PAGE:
Today I read about a high school girl who got hit and killed by a train when she ran across the tracks and tried to scramble up onto the platform. A tragic event indeed. But then I read this:
'She was a very popular girl among her peers...'
Was she really very popular? Could the other kids have said to the reporter that they really liked her so they wouldn't look bad? You have to admit it's a possibility. If you are a kid at that school and some newsperson turns up, jams a microphone in front of your head and asks did you like that other kid who got hit by a train, what the hell are you gonna say? Of course you liked that other kid! If you admit that you got big kicks from spitting on her and flushing her head in the toilet, you might look bad, then not be popular anymore.
Anyway, the thing is, whenever I read or hear a news report about a high school kid who got killed somehow, they are always *popular* with the other schoolkids. Only popular high school kids seem to get killed. Or could it be that when unpopular high school kids get killed, the news people don't report it. 'Oh well, he or she was unpopular anyway, no need to report it. No big loss, really.'
When they say that these kids were popular, it seems to imply that it is tragic that a popular kid got killed, whereas if the kid was unpopular it wouldn't be so tragic, that maybe it was even for the best. After all, that unpopular kid must have had a pretty miserable existence there, without the approval of those other kids. I mean, what is life when it is not a popular life? Surely it is no life at all. And a sudden violent end to such a life would in fact be a blessing, and not worthy of being reported in the news.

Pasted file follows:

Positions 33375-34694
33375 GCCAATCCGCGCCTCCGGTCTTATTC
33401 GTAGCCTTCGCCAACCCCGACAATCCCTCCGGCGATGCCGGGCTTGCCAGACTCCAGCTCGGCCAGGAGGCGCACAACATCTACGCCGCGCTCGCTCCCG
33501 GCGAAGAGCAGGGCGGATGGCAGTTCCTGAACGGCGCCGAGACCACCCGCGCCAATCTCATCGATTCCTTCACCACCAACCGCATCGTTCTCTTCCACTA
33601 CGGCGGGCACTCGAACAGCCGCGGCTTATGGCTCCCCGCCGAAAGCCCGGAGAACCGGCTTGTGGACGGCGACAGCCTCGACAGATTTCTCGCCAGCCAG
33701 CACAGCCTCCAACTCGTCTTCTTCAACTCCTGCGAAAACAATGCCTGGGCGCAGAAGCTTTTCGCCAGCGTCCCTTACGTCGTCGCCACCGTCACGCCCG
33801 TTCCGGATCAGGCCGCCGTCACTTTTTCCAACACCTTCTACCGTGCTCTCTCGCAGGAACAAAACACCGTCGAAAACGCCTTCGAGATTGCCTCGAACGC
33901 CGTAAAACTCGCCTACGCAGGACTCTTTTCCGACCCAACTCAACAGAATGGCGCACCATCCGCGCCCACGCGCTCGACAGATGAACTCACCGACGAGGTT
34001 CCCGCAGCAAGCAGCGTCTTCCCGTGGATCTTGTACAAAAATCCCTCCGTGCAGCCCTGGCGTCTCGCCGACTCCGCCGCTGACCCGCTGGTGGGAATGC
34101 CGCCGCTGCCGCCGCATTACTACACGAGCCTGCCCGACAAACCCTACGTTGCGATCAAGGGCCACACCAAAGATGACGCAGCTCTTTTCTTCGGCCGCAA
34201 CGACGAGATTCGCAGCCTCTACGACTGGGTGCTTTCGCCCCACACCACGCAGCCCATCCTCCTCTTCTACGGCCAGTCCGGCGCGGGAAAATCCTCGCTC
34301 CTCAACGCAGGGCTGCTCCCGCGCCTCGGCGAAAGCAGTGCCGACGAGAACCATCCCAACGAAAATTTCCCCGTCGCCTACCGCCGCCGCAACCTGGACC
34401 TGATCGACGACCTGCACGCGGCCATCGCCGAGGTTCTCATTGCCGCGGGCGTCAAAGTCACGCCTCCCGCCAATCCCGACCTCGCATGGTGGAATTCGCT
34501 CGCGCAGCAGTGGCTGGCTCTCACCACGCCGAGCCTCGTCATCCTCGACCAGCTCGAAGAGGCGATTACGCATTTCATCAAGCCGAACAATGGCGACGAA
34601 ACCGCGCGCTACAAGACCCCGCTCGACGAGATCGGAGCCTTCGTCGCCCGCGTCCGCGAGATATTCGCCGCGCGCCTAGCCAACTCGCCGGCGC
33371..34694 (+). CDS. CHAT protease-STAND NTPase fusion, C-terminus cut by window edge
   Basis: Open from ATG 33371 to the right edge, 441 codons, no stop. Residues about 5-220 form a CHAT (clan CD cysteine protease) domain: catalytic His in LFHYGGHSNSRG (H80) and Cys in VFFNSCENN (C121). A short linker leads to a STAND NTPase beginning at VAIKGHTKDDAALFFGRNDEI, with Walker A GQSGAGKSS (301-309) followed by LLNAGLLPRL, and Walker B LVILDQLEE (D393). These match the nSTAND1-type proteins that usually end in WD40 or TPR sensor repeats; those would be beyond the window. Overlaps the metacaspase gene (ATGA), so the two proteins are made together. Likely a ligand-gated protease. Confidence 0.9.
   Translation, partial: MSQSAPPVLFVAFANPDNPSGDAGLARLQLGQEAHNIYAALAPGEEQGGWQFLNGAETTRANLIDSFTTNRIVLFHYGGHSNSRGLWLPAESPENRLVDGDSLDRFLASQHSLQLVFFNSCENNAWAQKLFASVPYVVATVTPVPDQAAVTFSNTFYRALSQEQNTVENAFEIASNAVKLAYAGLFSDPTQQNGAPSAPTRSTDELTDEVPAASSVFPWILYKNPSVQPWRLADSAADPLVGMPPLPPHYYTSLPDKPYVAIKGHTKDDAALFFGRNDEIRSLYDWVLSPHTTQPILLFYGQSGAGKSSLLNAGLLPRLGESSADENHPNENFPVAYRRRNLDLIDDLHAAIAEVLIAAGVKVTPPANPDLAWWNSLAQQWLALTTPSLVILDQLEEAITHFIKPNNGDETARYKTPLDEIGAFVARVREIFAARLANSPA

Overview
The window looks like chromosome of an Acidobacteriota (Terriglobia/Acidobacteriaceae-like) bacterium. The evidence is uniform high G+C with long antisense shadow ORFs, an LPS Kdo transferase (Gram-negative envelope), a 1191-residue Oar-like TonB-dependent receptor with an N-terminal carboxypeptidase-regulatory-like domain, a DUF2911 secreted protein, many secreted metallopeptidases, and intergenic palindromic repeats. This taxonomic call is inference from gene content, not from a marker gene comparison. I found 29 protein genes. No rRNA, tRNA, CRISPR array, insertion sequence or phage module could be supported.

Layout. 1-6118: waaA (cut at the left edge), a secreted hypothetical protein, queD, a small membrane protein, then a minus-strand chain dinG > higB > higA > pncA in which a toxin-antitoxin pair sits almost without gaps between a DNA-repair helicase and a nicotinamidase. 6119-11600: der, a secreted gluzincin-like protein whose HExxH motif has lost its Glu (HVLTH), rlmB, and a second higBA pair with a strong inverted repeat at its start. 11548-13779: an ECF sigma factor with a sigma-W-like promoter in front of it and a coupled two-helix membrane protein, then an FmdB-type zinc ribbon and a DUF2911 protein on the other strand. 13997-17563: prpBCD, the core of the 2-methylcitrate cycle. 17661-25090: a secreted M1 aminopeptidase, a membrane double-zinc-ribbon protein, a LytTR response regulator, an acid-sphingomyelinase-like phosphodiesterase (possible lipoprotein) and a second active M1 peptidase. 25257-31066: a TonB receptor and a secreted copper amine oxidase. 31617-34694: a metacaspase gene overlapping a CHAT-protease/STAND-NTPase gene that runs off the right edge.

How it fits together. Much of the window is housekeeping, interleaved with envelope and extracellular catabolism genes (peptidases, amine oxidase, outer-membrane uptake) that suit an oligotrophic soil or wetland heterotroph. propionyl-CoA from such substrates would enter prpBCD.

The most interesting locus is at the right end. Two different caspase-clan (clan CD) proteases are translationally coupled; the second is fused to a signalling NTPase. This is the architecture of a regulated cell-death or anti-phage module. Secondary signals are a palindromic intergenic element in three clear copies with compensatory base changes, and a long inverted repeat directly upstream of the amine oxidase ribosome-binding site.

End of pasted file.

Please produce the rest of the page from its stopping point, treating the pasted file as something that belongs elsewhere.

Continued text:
I'll leave you with this excerpt from a short story I read (coincidentally) today:
"When I was in school, there was a meatball just like Mackham. Nobody liked him. Nobody spoke to him. Well, I was a high-spirited kid, Marcie, with plenty of friends, and I began to wonder about this meatball. I began to wonder if it wasn't my responsibility to befriend him and make him feel that he was a member of the group. Well, I spoke to him, and I wouldn't be surprised if I was the first person who did. I took a walk with him. I asked him to come up to my room. I did everything I could to make him feel accepted.
It was a terrible mistake. First, he began going around the school telling everybody that he and I were going to do this and he and I were going to do that. Then he went to the Dean's office and had himself moved into my room without consulting me. Then his mother began to send me these lousy cookies, and his sister - I'd never laid eyes on her - began to write me love letters, and he got to be such a leech that I had to tell him to lay off. I spoke frankly to him; I told him the only reason I'd spoken to him was because I pitied him. This didn't make any difference. When you're stuck with a meatball, it doesn't matter what you tell them. He kept hanging around, waiting for me after classes, and after football practice he was always down in the locker room. It got so bad that we had to give him the works. We asked him up to Pete Fenton's room for a cup of cocoa, roughed him up, threw his clothes out the window, painted his rear end with iodine, and stuck his head in a pail of water until he damned near drowned."
- from 'The Trouble of Marcie Flint' by John Cheever